Max Weber Protestants

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The Protestant Ethic and the Spirit of Capitalism

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Max Weber through his book The Protestant Ethic and the Spirit of Capitalism seeks to give a vivid picture on the religious dogmas contribution to the proliferation of capitalism in the modern society. In essence, Weber argues that the Protestants doctrines facilitated the rise of new social order that was heavily capitalistic. He highlights the use of religion to impose and develop the common standards in the society. Religion is exposed as a driver to the economic model adopted in the modern civilized society. For instance, Weber notes that;
"Now naturally the whole ascetic literature of almost all denominations is saturated within the idea that faithful labor, even at low wages, on the part of those whom life offers no other opportunities, is highly pleasing to God. In his respect Protestant Asceticism added in itself nothing new. But it not only deepened this idea most powerfully, it also created the force which was alone decisive for its effectiveness: the psychological sanction of it through the conception of this labour as a calling, as the best, often in the last analysis the only means of attaining certainty of grace. ... The treatment of labour as a calling became as characteristics of the modern worker as the corresponding attitude towards acquisition of the businessman." (Weber, & Parsons, 2005,p 121).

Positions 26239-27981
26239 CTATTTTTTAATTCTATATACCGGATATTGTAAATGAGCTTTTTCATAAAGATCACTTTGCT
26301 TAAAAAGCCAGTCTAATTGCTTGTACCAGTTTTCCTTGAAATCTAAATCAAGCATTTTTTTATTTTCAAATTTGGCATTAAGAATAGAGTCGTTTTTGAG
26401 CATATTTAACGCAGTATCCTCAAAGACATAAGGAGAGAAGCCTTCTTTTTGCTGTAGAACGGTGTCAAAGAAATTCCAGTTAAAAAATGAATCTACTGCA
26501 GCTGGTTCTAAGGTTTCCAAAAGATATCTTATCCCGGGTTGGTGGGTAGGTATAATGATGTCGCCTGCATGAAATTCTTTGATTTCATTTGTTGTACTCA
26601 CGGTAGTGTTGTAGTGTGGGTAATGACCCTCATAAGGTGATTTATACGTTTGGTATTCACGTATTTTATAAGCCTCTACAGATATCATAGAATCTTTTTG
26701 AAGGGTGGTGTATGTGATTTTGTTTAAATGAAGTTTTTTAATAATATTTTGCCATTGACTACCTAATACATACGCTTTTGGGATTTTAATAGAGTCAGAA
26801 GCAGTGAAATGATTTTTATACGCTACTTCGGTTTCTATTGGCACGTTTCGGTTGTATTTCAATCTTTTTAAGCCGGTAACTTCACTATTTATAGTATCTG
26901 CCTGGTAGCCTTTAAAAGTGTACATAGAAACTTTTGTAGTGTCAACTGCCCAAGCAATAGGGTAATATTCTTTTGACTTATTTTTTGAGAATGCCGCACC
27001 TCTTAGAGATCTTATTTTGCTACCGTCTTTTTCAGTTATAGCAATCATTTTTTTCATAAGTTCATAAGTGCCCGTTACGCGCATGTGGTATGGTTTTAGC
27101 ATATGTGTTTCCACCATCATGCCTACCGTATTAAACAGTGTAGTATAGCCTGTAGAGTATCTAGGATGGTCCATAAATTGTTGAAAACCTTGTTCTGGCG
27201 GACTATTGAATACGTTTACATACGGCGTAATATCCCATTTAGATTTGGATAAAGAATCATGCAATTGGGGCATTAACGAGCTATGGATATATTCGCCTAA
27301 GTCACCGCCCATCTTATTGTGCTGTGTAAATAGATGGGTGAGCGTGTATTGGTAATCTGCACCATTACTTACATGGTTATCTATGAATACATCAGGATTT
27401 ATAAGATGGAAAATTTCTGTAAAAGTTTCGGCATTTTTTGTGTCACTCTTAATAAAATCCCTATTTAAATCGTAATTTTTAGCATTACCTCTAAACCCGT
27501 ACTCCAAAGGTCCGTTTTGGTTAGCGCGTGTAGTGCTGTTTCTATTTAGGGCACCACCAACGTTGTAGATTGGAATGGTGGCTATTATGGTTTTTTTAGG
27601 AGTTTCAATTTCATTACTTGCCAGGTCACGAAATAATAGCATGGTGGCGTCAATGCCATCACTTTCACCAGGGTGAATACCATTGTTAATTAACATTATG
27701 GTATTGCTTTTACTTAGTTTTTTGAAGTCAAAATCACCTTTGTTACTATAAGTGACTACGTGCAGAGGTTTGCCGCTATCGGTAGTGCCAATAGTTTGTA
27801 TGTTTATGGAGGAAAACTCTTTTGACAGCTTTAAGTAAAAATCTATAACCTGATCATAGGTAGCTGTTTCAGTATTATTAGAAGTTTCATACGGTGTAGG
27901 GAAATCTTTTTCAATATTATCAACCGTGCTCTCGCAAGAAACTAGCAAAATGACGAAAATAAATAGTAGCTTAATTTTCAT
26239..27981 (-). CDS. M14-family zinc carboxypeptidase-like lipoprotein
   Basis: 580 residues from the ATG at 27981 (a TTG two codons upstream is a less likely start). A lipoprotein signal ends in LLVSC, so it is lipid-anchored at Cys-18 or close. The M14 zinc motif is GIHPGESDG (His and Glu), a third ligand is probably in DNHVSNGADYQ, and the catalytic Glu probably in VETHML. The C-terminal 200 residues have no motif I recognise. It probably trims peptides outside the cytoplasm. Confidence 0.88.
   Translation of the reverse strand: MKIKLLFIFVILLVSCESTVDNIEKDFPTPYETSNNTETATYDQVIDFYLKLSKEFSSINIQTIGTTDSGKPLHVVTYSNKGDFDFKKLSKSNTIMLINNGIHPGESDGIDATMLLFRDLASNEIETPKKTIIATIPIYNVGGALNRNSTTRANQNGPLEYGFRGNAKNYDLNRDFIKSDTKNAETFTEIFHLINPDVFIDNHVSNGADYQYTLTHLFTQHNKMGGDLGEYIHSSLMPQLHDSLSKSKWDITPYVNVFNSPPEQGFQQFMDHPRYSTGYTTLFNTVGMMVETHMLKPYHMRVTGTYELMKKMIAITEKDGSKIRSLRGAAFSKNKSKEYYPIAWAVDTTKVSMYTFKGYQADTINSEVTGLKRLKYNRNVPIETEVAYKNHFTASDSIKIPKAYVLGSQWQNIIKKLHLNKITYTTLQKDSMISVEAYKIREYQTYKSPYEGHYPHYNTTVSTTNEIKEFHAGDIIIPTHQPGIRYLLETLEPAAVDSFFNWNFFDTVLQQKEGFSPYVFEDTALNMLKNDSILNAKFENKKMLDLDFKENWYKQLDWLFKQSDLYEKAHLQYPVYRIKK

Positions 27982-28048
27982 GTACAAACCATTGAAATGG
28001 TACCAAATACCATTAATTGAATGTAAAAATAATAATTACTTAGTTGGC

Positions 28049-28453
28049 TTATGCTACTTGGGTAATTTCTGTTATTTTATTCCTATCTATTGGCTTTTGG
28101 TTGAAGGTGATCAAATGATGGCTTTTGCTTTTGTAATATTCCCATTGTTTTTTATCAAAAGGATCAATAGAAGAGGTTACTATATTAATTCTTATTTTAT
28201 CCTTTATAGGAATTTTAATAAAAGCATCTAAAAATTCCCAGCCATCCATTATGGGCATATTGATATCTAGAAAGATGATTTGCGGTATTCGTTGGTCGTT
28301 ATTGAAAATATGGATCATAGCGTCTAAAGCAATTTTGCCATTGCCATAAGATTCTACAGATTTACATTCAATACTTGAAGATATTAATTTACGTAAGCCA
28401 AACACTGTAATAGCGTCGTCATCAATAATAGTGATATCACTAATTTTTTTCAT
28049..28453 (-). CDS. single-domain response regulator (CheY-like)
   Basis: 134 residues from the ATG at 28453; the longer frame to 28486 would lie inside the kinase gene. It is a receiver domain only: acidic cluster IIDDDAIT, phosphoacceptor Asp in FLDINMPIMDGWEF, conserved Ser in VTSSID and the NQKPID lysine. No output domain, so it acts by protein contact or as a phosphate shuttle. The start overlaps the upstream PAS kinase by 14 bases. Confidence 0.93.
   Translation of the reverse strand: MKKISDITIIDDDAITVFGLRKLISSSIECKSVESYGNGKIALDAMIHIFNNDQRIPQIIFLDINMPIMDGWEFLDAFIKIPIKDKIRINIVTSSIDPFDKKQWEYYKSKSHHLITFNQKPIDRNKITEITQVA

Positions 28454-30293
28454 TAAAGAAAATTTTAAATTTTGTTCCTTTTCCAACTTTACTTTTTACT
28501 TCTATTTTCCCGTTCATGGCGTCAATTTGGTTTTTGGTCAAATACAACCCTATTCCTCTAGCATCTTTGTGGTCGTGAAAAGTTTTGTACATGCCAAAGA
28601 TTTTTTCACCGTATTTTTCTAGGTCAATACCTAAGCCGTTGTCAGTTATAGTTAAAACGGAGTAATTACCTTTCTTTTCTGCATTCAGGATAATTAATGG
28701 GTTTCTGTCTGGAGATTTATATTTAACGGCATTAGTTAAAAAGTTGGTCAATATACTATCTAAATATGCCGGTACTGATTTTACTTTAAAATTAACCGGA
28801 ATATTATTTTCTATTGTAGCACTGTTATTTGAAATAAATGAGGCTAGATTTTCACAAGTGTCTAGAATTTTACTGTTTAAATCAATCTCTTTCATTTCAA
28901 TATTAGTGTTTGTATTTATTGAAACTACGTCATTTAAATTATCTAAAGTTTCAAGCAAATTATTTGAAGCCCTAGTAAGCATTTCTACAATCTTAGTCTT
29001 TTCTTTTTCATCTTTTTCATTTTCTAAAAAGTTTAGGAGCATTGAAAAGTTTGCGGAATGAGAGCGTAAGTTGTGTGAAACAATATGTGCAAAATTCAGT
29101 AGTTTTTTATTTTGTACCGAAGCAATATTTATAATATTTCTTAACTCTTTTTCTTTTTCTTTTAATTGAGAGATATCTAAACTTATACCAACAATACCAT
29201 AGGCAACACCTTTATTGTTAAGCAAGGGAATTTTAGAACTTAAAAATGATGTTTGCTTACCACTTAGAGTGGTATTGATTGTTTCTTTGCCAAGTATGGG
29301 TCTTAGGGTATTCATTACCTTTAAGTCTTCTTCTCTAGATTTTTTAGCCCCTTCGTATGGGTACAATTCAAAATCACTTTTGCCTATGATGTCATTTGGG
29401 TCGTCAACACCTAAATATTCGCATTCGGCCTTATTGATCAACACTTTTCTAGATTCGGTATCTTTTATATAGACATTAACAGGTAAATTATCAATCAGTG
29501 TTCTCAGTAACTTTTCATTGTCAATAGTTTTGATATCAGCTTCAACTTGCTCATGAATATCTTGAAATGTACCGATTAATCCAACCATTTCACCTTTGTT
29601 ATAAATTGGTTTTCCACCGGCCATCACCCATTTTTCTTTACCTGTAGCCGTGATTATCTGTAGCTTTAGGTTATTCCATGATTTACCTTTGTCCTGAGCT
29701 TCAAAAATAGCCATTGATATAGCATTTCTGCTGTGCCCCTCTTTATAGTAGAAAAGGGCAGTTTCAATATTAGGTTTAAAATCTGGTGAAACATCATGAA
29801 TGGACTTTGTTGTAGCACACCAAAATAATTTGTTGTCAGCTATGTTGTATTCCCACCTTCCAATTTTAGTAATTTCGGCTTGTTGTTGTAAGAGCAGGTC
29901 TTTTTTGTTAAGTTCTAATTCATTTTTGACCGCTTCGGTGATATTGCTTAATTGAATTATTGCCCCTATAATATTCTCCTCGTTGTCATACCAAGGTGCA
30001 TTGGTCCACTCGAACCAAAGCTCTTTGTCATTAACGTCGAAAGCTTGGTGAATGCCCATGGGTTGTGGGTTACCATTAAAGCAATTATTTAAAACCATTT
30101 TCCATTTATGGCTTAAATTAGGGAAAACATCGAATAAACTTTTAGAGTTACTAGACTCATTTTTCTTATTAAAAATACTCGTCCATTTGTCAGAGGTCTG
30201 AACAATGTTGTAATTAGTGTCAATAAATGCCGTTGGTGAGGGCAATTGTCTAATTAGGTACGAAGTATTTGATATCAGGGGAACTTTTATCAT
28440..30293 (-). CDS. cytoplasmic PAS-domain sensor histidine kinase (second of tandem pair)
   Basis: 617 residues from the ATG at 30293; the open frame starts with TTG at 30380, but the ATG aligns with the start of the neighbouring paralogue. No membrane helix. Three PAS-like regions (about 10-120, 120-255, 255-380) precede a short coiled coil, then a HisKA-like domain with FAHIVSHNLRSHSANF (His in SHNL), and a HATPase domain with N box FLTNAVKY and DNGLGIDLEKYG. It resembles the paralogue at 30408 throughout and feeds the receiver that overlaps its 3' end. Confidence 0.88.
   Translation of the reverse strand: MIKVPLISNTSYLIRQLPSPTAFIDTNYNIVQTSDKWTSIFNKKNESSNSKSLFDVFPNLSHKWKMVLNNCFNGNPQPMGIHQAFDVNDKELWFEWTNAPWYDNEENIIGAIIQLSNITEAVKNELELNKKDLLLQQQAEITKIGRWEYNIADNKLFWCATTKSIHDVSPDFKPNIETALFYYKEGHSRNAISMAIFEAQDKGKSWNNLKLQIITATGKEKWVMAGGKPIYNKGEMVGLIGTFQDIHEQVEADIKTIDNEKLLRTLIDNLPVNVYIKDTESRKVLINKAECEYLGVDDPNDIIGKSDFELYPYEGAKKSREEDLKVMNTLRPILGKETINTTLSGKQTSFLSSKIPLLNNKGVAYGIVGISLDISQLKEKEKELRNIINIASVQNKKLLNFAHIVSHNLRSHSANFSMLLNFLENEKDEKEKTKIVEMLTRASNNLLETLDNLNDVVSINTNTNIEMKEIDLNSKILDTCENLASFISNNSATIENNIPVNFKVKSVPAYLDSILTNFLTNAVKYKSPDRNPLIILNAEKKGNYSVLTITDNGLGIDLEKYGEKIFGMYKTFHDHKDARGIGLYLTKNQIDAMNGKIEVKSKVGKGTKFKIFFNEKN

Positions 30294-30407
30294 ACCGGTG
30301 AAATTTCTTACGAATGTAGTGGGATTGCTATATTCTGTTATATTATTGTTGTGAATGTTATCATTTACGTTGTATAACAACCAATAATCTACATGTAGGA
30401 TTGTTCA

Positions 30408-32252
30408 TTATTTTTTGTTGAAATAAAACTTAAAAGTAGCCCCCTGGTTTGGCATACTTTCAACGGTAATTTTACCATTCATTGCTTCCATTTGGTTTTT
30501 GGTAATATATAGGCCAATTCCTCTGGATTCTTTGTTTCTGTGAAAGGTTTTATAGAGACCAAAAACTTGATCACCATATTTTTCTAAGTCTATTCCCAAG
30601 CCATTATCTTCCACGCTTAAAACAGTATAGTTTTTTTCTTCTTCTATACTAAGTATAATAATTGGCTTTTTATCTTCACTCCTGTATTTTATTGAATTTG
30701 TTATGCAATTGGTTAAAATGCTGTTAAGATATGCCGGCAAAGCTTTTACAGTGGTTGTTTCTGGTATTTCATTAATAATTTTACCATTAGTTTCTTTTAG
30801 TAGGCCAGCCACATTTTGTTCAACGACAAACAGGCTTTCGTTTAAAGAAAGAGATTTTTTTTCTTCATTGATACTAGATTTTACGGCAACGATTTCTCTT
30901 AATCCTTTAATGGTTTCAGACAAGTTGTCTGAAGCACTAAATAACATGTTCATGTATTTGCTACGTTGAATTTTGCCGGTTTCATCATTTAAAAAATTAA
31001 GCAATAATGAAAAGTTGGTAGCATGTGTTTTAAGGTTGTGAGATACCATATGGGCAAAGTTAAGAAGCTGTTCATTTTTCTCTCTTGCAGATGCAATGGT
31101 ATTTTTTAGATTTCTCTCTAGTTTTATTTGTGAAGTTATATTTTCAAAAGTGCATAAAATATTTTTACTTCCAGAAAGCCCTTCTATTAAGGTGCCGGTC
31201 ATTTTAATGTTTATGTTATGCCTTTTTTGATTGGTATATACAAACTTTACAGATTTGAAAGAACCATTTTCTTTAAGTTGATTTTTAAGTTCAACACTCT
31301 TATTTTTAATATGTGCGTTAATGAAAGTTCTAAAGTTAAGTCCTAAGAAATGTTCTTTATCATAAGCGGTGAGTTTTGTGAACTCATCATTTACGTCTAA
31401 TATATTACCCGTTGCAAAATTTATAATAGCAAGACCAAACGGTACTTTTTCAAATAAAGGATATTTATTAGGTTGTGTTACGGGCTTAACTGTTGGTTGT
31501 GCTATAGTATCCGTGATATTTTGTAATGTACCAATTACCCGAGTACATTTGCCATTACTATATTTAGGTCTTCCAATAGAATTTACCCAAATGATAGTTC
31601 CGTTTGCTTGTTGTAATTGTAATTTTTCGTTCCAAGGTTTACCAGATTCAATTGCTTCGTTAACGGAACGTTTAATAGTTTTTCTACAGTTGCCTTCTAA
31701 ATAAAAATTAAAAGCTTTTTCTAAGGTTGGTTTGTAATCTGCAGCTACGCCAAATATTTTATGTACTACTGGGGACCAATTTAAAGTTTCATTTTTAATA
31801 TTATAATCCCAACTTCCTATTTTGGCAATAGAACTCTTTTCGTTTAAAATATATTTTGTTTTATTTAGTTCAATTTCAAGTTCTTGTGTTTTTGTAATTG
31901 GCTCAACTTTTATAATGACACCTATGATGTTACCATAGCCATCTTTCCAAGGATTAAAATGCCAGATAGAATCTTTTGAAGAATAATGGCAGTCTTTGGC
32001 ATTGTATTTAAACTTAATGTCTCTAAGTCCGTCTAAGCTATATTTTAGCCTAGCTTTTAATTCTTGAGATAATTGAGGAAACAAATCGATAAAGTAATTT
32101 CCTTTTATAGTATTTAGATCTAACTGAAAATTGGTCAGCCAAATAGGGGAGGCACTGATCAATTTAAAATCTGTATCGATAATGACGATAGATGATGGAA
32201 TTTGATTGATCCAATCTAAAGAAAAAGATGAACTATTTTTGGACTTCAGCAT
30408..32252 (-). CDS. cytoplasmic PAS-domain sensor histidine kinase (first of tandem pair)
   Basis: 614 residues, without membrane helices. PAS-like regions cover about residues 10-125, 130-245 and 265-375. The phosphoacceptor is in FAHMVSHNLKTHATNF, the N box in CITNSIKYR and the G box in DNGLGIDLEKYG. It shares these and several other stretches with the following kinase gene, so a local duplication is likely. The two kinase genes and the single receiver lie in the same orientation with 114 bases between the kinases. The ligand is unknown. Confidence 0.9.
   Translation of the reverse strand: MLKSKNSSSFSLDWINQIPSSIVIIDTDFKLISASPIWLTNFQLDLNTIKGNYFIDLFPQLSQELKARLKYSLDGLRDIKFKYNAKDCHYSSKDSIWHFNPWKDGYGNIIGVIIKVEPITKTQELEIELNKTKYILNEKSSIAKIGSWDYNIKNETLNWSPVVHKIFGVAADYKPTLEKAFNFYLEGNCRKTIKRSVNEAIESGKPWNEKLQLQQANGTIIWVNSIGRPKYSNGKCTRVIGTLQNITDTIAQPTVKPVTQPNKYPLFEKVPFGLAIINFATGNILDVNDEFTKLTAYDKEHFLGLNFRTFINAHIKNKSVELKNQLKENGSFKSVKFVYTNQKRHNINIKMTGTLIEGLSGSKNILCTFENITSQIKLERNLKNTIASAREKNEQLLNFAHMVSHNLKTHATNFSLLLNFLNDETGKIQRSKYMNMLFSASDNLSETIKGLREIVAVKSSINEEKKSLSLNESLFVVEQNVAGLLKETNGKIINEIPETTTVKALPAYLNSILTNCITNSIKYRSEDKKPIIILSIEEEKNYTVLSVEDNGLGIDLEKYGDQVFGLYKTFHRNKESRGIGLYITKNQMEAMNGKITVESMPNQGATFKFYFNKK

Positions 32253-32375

In the quoted section of the book, Weber seeks to clear understanding on the way religion has been used to drive forward the ideas of the capitalists. Religious doctrines drove the Protestants towards capitalism and imposed to them the expected ethical standards. Through quoting specific section of the Bible, the proponents for the capitalism were able to achieve their goals. The Protestants Asceticism sought to bring self-discipline and adherence to the…...

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